How Phailin was different from super cyclone 1999

Improvements in weather forecasting and disaster preparedness, and lessons learnt from 1999, made all the difference

 
By Jyotsna Singh
Last Updated: Saturday 04 July 2015

For three to four days before cyclone Phailin hit Odisha and Andhra Pradesh, memories of the 1999 super cyclone made authorities and people fearful of what the cyclone would bring. The super cyclone devastated vast stretches of the state and so do did Phailin. But there is a big difference between what happened then and now—over 10,000 people were killed in Odisha in October 1999, while Phailin's toll was less than 30.

The intensity of cyclone Phailin, measured by wind speed, storm surge and rainfall, was also different—the super cyclone being far more intense on all counts. However, improvements in weather forecasting and disaster preparedness, after lessons learnt from 1999, proved crucial in reducing the extent of the disaster. A six-point comparison between the two cyclones:

Better forecast: Weather forecast has improved tremendously since 1999. Data collection of over the past decade has made climate models more precise and accurate.

"We can track a cyclone more accurately and precisely now. The models have improved, as well as the amount of data that we have fed into them," says A D Rao, head of Centre for Atmospheric Sciences at the Indian Institute of Technology-Delhi.

Nature of the cyclone: The landfall of the storm in 1999 was delayed by 30 hours. It hung near the coastline for almost 11 hours, causing maximum damage. Phailin's made the landfall three hours after the predicted time.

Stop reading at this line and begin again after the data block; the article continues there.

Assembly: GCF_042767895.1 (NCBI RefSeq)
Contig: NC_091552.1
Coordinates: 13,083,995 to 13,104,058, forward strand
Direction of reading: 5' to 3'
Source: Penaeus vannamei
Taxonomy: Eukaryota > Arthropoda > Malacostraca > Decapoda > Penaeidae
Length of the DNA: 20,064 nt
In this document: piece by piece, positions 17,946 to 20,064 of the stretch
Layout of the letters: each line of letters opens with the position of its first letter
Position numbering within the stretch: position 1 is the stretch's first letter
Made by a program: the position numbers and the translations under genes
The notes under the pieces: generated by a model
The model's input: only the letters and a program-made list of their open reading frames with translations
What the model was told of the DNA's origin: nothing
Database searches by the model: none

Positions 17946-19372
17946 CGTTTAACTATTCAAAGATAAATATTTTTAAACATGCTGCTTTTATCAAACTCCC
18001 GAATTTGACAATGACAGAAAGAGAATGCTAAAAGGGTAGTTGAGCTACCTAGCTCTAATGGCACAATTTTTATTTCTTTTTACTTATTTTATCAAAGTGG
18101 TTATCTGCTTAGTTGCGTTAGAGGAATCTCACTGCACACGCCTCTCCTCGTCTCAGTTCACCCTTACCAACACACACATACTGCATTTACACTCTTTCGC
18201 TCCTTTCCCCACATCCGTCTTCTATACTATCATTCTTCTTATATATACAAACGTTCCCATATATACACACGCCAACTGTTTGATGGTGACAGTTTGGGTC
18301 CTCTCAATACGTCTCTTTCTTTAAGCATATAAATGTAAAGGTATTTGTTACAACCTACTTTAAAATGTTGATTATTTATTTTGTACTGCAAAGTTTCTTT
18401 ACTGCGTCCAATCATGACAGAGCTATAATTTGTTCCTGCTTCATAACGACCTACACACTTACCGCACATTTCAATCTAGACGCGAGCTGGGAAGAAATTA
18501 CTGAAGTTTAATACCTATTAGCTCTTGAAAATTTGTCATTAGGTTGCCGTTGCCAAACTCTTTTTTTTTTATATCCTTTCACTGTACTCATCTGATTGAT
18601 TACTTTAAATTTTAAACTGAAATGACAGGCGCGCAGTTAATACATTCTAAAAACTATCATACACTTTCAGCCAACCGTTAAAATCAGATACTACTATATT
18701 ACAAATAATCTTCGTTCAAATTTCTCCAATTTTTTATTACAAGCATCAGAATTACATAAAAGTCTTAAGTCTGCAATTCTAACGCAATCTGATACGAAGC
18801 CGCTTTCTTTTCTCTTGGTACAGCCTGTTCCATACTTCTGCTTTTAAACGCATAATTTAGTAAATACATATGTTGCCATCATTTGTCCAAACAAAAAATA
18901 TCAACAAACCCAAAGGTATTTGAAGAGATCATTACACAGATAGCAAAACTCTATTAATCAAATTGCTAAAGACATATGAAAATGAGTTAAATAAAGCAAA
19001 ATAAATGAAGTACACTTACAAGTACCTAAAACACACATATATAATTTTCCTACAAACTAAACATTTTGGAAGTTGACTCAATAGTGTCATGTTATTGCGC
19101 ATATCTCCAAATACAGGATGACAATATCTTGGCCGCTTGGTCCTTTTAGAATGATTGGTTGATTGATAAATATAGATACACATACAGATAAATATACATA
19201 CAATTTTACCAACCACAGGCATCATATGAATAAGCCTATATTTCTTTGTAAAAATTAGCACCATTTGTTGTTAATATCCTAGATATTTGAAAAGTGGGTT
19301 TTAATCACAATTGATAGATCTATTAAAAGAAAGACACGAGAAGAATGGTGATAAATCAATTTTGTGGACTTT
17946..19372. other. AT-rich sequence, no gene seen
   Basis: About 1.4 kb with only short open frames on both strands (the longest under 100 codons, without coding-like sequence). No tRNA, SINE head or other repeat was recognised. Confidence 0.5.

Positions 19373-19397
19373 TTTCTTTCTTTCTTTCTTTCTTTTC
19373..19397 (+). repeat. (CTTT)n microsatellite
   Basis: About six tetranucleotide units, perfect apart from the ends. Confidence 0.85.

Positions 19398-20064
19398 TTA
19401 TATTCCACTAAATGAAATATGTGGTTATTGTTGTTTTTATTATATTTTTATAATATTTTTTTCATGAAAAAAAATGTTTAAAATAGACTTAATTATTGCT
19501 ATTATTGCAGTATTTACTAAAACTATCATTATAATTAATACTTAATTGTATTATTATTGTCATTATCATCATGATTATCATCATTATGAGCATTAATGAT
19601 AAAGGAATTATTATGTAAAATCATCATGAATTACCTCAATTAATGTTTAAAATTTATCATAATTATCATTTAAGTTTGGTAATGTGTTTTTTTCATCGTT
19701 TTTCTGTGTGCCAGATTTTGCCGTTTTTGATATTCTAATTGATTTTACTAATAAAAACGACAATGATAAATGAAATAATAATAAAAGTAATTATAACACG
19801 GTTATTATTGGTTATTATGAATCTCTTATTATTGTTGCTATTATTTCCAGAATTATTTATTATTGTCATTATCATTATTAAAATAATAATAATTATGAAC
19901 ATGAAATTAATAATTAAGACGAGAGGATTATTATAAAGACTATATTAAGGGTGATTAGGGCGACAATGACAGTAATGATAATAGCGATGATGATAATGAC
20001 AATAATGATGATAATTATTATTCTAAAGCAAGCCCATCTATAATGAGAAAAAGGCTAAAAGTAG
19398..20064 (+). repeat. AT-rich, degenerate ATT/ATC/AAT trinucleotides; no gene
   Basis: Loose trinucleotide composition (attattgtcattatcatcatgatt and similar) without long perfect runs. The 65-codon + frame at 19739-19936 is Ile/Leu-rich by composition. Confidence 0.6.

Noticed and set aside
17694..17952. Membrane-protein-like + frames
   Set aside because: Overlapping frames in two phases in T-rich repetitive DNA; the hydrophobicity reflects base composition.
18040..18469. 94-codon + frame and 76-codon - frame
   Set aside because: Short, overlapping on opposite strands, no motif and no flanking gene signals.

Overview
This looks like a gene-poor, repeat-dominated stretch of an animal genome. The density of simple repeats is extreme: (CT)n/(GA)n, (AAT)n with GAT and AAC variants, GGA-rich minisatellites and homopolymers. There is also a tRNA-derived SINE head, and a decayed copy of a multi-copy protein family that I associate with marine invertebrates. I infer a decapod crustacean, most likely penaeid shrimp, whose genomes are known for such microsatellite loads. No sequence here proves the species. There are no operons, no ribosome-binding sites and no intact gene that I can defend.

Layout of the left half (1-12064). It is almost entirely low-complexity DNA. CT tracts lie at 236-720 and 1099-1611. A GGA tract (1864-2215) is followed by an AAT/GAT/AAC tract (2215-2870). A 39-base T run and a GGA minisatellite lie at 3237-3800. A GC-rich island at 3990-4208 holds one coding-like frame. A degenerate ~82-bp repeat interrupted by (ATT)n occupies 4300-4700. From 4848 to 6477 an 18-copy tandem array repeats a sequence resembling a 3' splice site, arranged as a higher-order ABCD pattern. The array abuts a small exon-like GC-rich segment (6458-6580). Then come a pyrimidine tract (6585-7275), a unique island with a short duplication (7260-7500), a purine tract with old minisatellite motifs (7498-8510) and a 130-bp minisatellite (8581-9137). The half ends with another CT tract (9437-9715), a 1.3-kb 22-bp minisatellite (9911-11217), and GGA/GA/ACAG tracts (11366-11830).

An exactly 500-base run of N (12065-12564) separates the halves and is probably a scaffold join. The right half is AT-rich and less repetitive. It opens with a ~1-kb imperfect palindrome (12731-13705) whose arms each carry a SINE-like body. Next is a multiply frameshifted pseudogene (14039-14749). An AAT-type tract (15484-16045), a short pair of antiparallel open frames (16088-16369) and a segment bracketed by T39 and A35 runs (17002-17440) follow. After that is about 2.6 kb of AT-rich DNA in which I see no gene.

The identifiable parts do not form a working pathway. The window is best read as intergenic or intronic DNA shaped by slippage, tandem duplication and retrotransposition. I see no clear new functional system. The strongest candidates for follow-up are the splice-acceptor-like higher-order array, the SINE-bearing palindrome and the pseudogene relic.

"Physical movement of the storm was far more devastating last time," says M Shashidhar Reddy, vice chairperson of National Disaster Management Authority.

Better disaster preparedness: In 1999, preparedness of the Odisha government was poor. Andhra Pradesh was better prepared and helped Odisha overcome the disaster situation. "Odisha did not even have instruments to cut trees that fell on the roads," says Reddy.

Since then, Odisha has improved its disaster preparedness and management. It has built 200 cyclone shelters. The government runs schools, anganwadis and community centres in them to ensure regular maintenance.

"Under a World bank project called the National Cyclone Risk Mitigation, 148 more shelters are being built. Twenty-eight of them are functional and proved useful when Phailin hit the coast," informs Reddy.

It is a Rs 1,497-crore project. In Phase-I of the project (2010-2015), only Odisha and Andhra Pradesh are being covered. Andhra is getting Rs 770 crore to improve disaster management, while Odisha's share is Rs 640 crore.

Setting up of communication means: "The communication means and protocols have improved. This time, NDMA managed the channel of communication from the Central government level to the district level," says Reddy. Timely communication ensured the authorities got three to four days to prepare. The key was evacuation, moving people away from unsafe places.

In the aftermath of Phailin, Andhra Pradesh has set up its National Disaster Management Force, a recommendation that had been lying with the state government for many years

Setting up of disaster management force: Both Odisha and Andhra have their own personnel to deal with disaster—Odisha Disaster Rapid Action Force and Andhra Pradesh State Disaster Response Force.